My own writing comes out of two distinctly different literary traditions: fantasy and noir. Of the latter, I claim red-headed-stepchild kinship with both the classic (Chandler and Hammett) and the modern (Robert B. Parker) in my Eddie LaCrosse novels.
But a deeper influence, and one of my favorite living authors, Andrew Vachss, caught me with a single sentence, the first line of his third novel, 1988’s Blue Belle:
“Spring comes hard down here.”
I’ve never met Vachss, although we both have book-related t-shirts available through Novel-Tees (all proceeds go to PROTECT, an organization that lobbies for stronger child-protection laws). He first came to my attention via a review I read in a waiting room magazine. It talked about Blue Belle‘s relentless sex (which isn’t really true), as well as the fun of watching the hard guy (Vachss’s hero, Burke) melt. This also isn’t really true, because Burke is always melted, and always a hard guy; it’s one of the contradictions that makes him compelling.
Shortly thereafter, at a cavernous Books-A-Million, I came across Vachss’s first Burke novel, Flood. I found it wonderful despite some first-novel issues that Vachss himself subsequently acknowledged (“I expected Flood to be my one chance in the ring,” he told interviewer Ken Bruen, “which is why it is so long: I threw every punch I could in the first round.”). What really jumped out was not the revenge plot, but the “family of choice” that Burke, on the surface the quintessential loner, built around himself. In later books (the series concluded in 2008 with Another Life), this family became more and more central, more integrated with the plots and with Burke himself.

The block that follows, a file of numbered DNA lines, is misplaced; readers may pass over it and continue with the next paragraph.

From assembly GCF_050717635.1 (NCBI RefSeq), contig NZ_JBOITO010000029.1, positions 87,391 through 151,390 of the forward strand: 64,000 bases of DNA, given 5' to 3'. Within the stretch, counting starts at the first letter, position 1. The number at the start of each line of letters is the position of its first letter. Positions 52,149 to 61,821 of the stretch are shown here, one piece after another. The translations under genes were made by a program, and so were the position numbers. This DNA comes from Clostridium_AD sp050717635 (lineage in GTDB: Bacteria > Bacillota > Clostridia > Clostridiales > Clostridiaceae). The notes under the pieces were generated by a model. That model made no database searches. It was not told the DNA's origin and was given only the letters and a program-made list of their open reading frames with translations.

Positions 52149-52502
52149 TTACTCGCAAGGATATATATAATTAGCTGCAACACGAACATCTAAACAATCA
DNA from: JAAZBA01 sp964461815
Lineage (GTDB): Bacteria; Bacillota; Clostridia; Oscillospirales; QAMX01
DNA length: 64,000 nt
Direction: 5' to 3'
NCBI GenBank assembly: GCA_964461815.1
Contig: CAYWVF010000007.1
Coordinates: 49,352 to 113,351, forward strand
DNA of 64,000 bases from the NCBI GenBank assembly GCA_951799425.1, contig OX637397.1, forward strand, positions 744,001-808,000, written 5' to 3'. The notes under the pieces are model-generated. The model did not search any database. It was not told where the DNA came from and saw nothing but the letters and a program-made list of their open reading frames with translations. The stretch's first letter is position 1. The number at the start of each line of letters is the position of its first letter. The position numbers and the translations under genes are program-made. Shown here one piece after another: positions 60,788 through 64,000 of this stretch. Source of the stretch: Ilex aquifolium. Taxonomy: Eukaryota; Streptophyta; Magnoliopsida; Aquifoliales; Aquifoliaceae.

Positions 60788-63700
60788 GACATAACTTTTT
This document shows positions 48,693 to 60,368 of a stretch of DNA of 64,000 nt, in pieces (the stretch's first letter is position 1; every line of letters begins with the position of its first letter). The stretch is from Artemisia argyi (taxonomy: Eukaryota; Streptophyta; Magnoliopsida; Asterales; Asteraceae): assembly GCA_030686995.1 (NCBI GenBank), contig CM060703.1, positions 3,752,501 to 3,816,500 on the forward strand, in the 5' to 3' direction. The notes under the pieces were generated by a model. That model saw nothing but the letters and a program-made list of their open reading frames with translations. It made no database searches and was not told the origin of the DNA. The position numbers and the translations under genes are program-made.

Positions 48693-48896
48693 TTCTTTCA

While I enjoyed Flood and the second novel, Strega, I discovered in Blue Belle a new sensitivity and sensibility that spoke volumes to me. Vachss had been good before, but here he seemed to hit the next level. Again, it wasn’t the plot: it was the way these damaged but determined people related to each other, the edgy dance of Burke and Belle as they found their common emotional ground.
And that opening line: “Spring comes hard down here.” In five words he sets a scene as vivid and alive as any endless, adjective-dripping paragraph. You sense the quality of the light, the bite of still-lingering chill, the fresh promise of warmth all mingling with the shadows of old gigantic buildings and the smell of exhaust. It’s the work of a magician casting a spell, pulling us through a rusted-metal wardrobe into his own Narnia where life is cheap, but love (and not just romantic, but also family-of-choice affection) is priceless.
Blue Belle, and Vachss in general, aren’t as obvious an influence on my writing as Chandler, Hammett and Parker. But that book awoke an awareness in me that had not been there before, and without it, the Eddie LaCrosse novels wouldn’t be the books they are. Which is why the first line of The Sword-Edged Blonde (“Spring came down hard that year”) is both a play on, and a tribute to, Vachss and Blue Belle.
Alex Bledsoe is author of the Eddie LaCrosse novels (The Sword-Edged Blonde, Burn Me Deadly, Dark Jenny, Wake of the Bloody Angel), the novels of the Memphis vampires (Blood Groove and The Girls with Games of Blood) and the Tufa novels(The Hum and the Shiver, and Wisp of a Thing).